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Here’s why the market may be wrong about the Federal Reserve and interest rates

A trader on the floor of the New York Stock Exchange.

Source: NYSE

The aggressive stock market backlash on Monday came despite concerns that investors were not yet aware of how quickly the Federal Reserve Board could start raising rates for a Wall Street company.

After being hit in the last three trading days of last week, Wall Street is back with a move to raise the Dow Jones Industrial Average by more than 1.5%.

“The market is back in a comfortable mode,” Mohamed Ellerian, Allianz Chief Economic Advisor, told CNBC’s Squawk Box. “Growth is strong. They still believe inflation is temporary. They believe the Fed will taper relatively slowly. [monthly asset purchases], And that’s why you’re looking at it. ”Inventory is high.

According to Bank of America credit strategist Hans Mikkelsen, that optimistic view of the Fed’s policies is wrong.

The Federal Open Market Committee closed last week with authorities showing that there will be two rate hikes in 2023, faster than the market expected.

But Mikkelsen’s view is that monetary tightening policies may come sooner.

“I hope the Fed will soon begin its tapering. [quantitative easing] Buy and start raising interest rates sooner than expected, and most importantly, much earlier than the current market price. “

According to bank analysis, the Commission was a “two point”, a forecast of two members of the 18 Commission, and did not make the first rate hike in 2022. Members saw three hikes in 2023.

In summary, members’ sentiment about where the policy should go provided a significant departure from what was historically an easy federal government.

Mr Mikkelsen said the credit market, which has cut interest rates significantly despite the Fed’s hawkishness, is misleading the central bank in which direction. From a market perspective, the Fed is only 41% likely to raise rates by July 2022, according to CME’s FedWatch tracker.

“As interest rate strategists continue to point out, the main mis-pricing in the interest rate market is not tapering, not the timing of the first rate hike, but the pace of subsequent rate hikes, which is too shallow. . Past hiking cycles. “

In effect, the Fed has already begun to taper off with a move to unleash a small portfolio of corporate bonds purchased during the Covid-19 pandemic, Mikkelsen said. The move was “100% unexpected due to the Fed’s poor track record of selling assets, which, even if it means contrary to market expectations, keeps the Fed out of a very simple monetary policy stance. It shows that you are feeling more and more bold. “

Fed changes

Fed officials have shown that the landscape is actually changing, as reflected in the Dot Plot forecast released Wednesday.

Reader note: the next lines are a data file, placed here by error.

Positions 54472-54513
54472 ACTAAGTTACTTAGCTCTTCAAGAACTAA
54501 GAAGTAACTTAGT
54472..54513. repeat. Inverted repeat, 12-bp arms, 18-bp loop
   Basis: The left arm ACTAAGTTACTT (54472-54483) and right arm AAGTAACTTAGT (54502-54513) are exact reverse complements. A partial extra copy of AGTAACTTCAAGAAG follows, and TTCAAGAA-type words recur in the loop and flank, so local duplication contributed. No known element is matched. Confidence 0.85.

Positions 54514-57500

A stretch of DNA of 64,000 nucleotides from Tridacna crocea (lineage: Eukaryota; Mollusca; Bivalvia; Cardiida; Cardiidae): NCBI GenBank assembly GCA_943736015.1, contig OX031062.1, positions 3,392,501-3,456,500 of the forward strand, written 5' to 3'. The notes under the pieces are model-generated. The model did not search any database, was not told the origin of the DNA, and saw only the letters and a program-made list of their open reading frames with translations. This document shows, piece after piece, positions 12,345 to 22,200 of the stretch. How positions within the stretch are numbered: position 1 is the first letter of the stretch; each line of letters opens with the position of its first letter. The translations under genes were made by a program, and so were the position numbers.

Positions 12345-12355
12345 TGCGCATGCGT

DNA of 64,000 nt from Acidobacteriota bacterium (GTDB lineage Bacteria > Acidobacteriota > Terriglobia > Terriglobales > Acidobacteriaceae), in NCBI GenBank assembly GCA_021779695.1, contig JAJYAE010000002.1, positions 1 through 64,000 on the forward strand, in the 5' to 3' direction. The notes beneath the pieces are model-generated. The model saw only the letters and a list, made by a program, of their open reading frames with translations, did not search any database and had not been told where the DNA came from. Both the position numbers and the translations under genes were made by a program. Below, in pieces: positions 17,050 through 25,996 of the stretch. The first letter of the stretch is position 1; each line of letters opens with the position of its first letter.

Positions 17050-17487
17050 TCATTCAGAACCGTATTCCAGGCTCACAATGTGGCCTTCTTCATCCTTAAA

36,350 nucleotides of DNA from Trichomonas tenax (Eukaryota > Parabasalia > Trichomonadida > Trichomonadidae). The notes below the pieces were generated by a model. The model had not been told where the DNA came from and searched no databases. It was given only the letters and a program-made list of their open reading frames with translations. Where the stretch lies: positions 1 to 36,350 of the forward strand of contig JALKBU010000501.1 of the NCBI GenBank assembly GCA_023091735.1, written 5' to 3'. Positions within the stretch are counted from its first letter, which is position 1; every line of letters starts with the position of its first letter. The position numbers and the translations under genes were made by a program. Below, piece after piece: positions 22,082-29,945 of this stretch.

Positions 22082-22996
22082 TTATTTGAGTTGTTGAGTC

St. Louis Fed Governor James Bullard shook the market on Friday when he told CNBC that he was one of the FOMC members who believed the 2022 rate hike was appropriate. Bullard is not a voter this year, but will be a voter next year.

However, Dallas Fed President Robert Kaplan said Monday that he was focusing on slowing the pace of bond purchases.

“We want to act early on the purchase of assets, not later,” said Kaplan, who gave a presentation in collaboration with Bullard. “Then, after 2022, we will make decisions on the additional steps needed.” Said. According to the official financial institution forum. “But I think it’s the timing and adjustment of these purchases that matters today and in the short term.”

Both officials pointed out that the economy had progressed and confirmed why inflation in recent months could be a little more tenacious than the Fed expected.

“Supply and demand imbalances, some of which we believe will resolve in the next 6-12 months,” Kaplan said. “But we believe that driven by many structural changes in the economy, some of them are likely to be more sustainable.”

For example, he said the transformation of the energy industry into sustainable electricity, a key component of the Kaplan district, has contributed to longer-lasting inflationary pressures.

Bullard talked about the evolving labor market as an important consideration for future Fed policy.

“We need to be prepared for the idea that inflation carries an upward risk,” he said. “Sure, the anecdotal evidence that this is a very tight labor market is overwhelming.”

If these inflationary pressures are hotter than federal officials think, it will force them to tighten policy faster than they want. It will hurt the stock market and the wider economy, and they both rely on lower rates.

Tight Federal Reserve spends have skyrocketed over the past year, raising the cost of borrowing for governments that want to do more with their infrastructure.

“Inflation is temporary now, but if we cover it with even greater stimulus, we risk making it permanent,” said Joe Labolguna, chief economist at Natixis in the Americas. Said. “So you’re in a really tricky place. I think the Fed’s best approach is to say the least.”

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Here’s why the market may be wrong about the Federal Reserve and interest rates

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